Fight or Flight?

The last time Republicans won control of the Senate, Dad and I had a debate. I maintained that Richard Linklater was sadly correct when he said, 'Withdrawal in disgust is not the same as apathy.' Dad begged to differ and held that it's never OK to stop fighting, even when you lose again and again.

I want to believe he was (and is) right, but in the face of so much political bleakness, that seems a tall order. As of January, the US will have a Republican president, a Republican-led Congress (both houses), and a judicial branch that will likely list increasingly to the right. Nevada has voted to ban gay marriage. A majority of our states will soon have Republican governors. Even San Francisco--supposedly fucking liberal San Francisco--has voted with pseudo-Republican, Willie Brown-picked, supremely offensive supervisor Gavin Newsom to stop giving its homeless residents the support they need.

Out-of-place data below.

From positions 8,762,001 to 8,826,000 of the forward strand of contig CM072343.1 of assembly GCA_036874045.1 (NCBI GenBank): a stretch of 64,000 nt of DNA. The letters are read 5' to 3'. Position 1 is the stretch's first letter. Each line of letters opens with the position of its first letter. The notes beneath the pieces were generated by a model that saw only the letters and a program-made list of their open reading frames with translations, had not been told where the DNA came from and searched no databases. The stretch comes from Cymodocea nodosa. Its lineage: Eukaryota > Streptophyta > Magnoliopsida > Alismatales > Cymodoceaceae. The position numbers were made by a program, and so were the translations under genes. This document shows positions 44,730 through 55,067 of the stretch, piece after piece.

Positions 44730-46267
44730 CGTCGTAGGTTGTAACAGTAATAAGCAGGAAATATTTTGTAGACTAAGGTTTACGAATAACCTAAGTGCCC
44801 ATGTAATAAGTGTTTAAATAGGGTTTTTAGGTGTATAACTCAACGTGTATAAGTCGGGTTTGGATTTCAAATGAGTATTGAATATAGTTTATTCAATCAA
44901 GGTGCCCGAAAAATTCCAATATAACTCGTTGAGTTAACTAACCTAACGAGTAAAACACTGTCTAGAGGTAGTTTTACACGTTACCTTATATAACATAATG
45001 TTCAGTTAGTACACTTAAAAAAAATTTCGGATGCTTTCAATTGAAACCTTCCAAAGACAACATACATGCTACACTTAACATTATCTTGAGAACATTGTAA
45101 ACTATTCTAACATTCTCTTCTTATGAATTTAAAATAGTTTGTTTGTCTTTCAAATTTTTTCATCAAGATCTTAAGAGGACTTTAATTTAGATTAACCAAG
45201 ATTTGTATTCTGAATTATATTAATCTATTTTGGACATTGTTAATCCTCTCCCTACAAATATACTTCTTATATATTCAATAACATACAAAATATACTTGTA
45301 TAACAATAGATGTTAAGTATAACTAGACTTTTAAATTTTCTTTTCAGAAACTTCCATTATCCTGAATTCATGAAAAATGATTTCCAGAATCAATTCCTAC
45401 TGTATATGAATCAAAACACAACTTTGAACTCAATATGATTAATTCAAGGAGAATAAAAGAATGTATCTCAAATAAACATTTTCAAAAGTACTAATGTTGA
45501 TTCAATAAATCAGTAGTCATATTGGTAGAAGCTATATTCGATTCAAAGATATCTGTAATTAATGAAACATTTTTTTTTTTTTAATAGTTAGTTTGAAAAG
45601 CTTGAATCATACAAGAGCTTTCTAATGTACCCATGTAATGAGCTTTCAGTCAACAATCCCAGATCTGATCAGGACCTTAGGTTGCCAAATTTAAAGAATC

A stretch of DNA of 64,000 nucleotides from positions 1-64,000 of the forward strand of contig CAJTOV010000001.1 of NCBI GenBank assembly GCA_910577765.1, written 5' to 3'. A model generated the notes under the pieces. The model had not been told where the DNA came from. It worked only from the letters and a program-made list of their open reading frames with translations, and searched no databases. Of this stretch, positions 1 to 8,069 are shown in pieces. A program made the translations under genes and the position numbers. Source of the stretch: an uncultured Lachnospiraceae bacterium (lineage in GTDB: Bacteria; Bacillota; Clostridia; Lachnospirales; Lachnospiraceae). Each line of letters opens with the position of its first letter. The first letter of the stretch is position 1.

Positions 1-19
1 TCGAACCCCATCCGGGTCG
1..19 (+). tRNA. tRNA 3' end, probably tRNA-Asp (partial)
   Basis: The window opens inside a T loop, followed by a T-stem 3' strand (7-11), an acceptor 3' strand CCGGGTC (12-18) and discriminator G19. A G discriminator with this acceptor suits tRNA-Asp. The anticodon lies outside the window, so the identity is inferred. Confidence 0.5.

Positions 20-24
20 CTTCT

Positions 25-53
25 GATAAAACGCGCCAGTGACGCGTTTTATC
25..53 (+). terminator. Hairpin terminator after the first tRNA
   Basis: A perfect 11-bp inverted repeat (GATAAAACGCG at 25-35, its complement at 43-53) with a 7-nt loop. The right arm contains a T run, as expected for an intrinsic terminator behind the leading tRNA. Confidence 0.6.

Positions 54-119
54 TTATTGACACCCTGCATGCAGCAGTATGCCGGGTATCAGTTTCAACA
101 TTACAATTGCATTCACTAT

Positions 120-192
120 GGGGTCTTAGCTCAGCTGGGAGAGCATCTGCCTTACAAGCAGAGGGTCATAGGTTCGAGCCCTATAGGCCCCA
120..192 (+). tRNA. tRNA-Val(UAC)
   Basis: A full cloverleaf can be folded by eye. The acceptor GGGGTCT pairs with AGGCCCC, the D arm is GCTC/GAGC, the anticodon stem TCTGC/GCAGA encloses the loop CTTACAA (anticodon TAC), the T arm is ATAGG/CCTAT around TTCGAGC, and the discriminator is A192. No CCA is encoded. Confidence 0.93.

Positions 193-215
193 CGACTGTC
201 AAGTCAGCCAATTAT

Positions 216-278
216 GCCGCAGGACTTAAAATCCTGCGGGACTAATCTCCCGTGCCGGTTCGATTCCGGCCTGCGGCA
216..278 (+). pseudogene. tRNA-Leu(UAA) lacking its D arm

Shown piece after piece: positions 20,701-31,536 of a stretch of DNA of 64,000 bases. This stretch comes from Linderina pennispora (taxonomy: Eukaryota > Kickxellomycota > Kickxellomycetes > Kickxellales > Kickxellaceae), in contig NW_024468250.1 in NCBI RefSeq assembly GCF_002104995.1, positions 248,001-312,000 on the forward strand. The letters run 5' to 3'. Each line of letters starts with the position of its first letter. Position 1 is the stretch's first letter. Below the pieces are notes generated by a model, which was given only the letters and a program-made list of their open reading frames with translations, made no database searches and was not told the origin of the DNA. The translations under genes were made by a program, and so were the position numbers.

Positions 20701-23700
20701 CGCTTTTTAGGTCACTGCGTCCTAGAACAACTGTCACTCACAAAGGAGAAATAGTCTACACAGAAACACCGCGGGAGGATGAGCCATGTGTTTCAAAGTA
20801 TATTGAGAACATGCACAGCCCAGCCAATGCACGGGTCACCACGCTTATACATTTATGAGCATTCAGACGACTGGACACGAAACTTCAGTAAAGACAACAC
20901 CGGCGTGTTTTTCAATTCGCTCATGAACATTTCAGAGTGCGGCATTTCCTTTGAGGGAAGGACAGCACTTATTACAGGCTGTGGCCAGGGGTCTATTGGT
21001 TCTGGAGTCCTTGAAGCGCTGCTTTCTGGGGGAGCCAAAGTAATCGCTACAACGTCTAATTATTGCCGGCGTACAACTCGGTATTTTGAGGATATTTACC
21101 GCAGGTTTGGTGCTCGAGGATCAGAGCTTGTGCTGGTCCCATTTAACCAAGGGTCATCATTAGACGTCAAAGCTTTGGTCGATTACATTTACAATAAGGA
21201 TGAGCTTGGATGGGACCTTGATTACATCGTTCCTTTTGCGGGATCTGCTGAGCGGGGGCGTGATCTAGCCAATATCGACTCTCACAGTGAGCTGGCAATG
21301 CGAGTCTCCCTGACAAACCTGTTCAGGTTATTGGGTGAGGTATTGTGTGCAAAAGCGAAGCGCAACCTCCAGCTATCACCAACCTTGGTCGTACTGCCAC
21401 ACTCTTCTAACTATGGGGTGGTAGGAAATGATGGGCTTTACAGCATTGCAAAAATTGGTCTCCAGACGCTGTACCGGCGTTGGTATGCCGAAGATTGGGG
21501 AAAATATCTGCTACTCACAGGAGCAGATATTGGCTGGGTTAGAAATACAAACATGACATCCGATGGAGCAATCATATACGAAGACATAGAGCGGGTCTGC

So now what? What's left (literally and figuratively) in a country that has swung so head-spinningly far to the right? Do those of us who still believe in things like corporate responsibility, social services, and equal rights have to wait until the Republicans in power destroy everything so fully and completely that American voters start electing their officials based not on some shoddy idea of national security or wartime sympathy but rather beliefs, actions, and policies? Do we fight back (increasingly for naught, or so it seems)? Or is it finally, finally, finally time to just go? I'm sure Dana has saved the link to the online Canadian immigration guide, which we pored over back when our current head of state was appointed; it's awfully tempting to flee to Francesca in Toronto with the same degree of fervor and desperation she once had to stay in the US.

Now more than ever, I can say with an alarming degree of certainty that my country does not speak for me. My state (despite its narrowly re-elected Democratic governor, who's an idiot in his own right) does not speak for me. Even my city does not speak for me. And although I know I still have a voice, it's hard to keep shouting above the din of self-interest, delusions of grandeur, war mongering, love of the wealthy and severe hatred of the poor, and heartbreaking intolerance. After a while, after I've hollered myself hoarse, I'm afraid I'll find myself dejectedly, hopelessly silent.